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The Effects of Artificial Lighting on Melatonin

Diane Fennell

January 28, 2011

Research recently published in the Journal of Clinical Endocrinology & Metabolism indicates that keeping the lights on in the period between dusk and bedtime strongly suppresses the production of the hormone melatonin, and may potentially interfere with related processes such as sleepiness, blood pressure, blood glucose control, and temperature regulation.

Melatonin production, which occurs in the pineal gland in the brain, is stimulated by darkness and inhibited by light. The hormone is involved in maintaining the sleep–wake cycle and lowering blood pressure and body temperature; research also suggests that melatonin may affect blood glucose levels and indicates that melatonin receptor genes are linked to Type 2 diabetes. Supplements of melatonin have been explored as a treatment for a variety of conditions, including insomnia, high blood pressure, and certain types of cancer.

To determine whether exposure to artificial room lighting in the late evening could be interfering with melatonin production, researchers recruited 116 healthy volunteers, ages 18 to 30, who were exposed to either standard room lighting or dim lighting in the eight hours before bedtime for five consecutive days. Blood samples were collected from an intravenous catheter in the participants’ forearms every 30 to 60 minutes to check melatonin levels.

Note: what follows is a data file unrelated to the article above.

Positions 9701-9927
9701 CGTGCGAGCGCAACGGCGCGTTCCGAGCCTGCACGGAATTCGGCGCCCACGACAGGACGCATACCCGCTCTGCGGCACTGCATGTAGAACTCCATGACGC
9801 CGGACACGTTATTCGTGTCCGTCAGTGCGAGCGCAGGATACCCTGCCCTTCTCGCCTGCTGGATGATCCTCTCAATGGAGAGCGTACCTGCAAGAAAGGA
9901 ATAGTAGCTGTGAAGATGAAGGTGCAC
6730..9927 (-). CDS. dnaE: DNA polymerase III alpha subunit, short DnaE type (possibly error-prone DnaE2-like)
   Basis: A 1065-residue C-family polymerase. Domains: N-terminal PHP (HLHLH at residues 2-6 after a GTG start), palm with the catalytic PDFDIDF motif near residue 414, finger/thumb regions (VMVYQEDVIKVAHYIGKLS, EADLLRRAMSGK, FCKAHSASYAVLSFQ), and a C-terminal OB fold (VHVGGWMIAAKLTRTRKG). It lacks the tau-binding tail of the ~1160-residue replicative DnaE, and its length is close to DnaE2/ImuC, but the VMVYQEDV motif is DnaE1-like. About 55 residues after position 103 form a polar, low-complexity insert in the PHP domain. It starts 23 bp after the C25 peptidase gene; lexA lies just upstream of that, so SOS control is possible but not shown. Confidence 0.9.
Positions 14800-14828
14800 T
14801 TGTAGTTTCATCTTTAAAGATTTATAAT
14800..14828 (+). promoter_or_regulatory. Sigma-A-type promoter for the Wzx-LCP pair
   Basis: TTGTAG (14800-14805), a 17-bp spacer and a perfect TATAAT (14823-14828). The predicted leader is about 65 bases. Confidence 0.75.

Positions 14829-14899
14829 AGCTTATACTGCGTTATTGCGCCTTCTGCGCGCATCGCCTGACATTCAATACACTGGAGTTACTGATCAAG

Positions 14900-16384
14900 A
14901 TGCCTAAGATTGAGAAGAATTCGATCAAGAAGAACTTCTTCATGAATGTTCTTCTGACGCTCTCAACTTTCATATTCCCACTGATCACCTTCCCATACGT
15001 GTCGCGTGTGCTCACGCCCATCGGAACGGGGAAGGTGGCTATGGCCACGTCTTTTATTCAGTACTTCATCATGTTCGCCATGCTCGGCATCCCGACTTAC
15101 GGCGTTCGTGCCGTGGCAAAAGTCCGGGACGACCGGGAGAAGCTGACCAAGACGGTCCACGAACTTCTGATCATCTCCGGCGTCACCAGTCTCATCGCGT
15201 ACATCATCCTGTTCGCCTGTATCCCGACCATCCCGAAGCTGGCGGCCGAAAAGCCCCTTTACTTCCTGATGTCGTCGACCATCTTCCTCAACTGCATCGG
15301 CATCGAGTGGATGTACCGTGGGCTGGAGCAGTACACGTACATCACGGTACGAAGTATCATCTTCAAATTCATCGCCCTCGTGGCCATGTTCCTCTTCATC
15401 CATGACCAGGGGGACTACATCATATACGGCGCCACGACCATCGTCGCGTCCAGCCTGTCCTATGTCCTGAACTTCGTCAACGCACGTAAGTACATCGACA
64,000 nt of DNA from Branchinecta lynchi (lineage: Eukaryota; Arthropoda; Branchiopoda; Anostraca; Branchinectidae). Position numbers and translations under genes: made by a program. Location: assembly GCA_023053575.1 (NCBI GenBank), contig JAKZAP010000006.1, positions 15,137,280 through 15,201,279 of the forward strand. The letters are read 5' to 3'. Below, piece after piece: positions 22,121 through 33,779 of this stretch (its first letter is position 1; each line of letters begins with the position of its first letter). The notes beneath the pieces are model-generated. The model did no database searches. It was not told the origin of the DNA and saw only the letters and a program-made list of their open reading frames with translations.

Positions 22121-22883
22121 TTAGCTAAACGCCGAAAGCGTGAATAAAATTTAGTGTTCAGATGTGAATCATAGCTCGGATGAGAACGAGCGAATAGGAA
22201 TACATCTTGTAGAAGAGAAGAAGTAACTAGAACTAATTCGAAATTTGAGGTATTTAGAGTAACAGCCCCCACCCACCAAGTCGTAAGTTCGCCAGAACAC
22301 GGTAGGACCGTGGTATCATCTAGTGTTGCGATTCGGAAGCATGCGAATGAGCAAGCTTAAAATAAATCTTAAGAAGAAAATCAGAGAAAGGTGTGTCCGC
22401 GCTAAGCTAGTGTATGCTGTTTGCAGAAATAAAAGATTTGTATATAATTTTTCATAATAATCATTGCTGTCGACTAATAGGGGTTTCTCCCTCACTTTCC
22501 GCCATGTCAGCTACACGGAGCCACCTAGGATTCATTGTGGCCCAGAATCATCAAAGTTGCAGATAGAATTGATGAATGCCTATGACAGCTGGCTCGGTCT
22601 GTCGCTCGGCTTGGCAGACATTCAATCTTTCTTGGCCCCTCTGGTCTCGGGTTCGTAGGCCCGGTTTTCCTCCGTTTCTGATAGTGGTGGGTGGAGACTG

The researchers found that exposure to standard room lighting before bed shortened the duration of melatonin’s presence in the blood by about 90 minutes compared to exposure to dim lighting. Moreover, lights left on in the room during sleep reduced melatonin production by more than 50%.

Lead study author Joshua Gooley, PhD, of Brigham and Women’s Hospital and Harvard Medical School, noted that “On a daily basis, millions of people choose to keep the lights on prior to bedtime and during the usual hours of sleep. Our study shows that this exposure to indoor light has a strong suppressive effect on the hormone melatonin. This could, in turn, have effects on sleep quality and the body’s ability to regulate body temperature, blood pressure, and glucose levels.”

Further studies, Gooley says, are required to determine how melatonin is involved in regulating glucose metabolism.

To learn more about the research, read the article “Room Light Before Bedtime May Impact Sleep Quality, Blood Pressure, and Diabetes Risk” or see the study’s abstract in the Journal of Clinical Endocrinology and Metabolism.

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